Q: And what your apprehension was, or what you feared, has come true?
A: Feared in the sense that, to be fair, in the first innings we had the upper hand and started off really well. There was no apprehension as such; just that when I looked at the itinerary, what I said earlier was a better option, I felt. We played good cricket in the first innings, but in the second, that hour was a difficult one and that’s when things changed. Also, when Tim Paine came and scored those crucial runs. Had our first-innings been closer to 90 or 100 or so, it would have changed the thinking, and also the timing was crucial. That played a big part in this Test.
Q: Were you expecting this result, particularly in the manner in which the Indian batting line-up capitulated in the second innings?
A: No, I wasn’t expecting it because I thought in the first innings we batted well and showed a lot of resilience. In the second innings, there was not much playing and missing by our batsmen. The ball wasn’t moving around too much; just a little bit. Normally, when batters score runs we don’t look at other elements, like the number of times he was beaten etc. But here we talk about a number of aspects when the batter has edged the ball. Off similar deliveries when you got beaten and when you are scoring runs and nobody talks about those.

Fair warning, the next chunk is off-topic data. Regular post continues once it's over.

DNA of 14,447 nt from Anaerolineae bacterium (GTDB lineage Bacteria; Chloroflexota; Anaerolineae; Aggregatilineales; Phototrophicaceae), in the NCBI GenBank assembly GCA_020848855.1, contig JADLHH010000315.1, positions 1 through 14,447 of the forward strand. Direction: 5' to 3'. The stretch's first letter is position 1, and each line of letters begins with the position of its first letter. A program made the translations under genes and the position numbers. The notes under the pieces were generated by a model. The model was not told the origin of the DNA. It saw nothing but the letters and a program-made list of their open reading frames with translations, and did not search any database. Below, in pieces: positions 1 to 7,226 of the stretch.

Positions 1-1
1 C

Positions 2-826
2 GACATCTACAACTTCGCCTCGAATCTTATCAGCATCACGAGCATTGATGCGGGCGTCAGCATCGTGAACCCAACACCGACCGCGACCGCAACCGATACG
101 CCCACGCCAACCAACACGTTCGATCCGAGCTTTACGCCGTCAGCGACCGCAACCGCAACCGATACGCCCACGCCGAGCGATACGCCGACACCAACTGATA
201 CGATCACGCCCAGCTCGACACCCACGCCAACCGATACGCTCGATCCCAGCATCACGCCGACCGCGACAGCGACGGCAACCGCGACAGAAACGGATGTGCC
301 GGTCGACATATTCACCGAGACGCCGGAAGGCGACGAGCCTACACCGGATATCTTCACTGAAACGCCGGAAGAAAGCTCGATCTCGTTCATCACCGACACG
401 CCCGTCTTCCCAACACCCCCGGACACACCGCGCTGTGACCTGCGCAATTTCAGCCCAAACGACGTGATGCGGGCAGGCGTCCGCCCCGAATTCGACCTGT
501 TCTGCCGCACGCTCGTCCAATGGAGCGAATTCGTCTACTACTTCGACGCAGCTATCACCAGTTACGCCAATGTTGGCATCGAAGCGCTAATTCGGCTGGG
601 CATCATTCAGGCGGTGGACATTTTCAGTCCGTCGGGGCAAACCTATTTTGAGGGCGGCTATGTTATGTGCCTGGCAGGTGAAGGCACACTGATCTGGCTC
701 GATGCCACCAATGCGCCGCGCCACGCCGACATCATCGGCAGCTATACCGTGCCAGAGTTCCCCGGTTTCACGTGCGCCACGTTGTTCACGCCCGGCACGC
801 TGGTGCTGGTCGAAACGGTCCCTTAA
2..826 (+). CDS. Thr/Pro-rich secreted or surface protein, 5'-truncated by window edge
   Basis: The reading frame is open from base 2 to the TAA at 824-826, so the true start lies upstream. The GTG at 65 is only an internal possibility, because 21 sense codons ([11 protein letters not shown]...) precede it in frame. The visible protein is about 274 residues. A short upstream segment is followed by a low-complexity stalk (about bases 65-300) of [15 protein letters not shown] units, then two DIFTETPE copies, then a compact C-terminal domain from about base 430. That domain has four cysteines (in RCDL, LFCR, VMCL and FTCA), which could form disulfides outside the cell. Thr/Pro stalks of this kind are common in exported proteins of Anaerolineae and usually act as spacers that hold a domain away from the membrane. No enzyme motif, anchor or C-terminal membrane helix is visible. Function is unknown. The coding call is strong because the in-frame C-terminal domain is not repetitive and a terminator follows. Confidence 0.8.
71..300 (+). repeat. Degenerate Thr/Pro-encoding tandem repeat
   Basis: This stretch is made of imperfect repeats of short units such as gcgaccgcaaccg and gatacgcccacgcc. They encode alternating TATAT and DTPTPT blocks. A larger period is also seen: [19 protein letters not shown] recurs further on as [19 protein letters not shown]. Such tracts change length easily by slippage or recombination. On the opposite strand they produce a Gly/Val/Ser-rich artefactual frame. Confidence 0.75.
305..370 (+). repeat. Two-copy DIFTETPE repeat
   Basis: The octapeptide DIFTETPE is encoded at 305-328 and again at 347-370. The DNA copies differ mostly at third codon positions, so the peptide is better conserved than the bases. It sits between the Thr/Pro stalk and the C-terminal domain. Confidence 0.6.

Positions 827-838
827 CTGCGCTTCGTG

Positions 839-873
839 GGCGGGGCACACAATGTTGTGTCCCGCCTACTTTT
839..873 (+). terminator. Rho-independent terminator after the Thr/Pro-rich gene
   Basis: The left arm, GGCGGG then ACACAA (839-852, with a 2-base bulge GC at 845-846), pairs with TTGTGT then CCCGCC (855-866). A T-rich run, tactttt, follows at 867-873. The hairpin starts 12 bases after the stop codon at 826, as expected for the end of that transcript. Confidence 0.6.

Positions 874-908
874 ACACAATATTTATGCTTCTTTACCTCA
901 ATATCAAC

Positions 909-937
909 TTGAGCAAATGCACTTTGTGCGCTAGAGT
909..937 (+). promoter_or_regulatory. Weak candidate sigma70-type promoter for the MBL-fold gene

One change that one can talk about was getting a nice, big stride forward, which I felt was missing. In foreign conditions, I feel a good stride forward against fast bowlers becomes important. A half and half defence (short stride) can always trouble you and if there’s a little more movement off the seam then your hands tend to compensate for the lack of footwork. What I also simultaneously noticed was that the Australians bowled very much on off stump — much, much tighter — and not outside the off stump whereas they bowled outside the off stump in the first innings.
Q: What were the shortcomings for the undoing of Indian batsmen — was it their inability to tackle the moving ball, or just the enormity of the situation, having made just 244 runs in the first innings?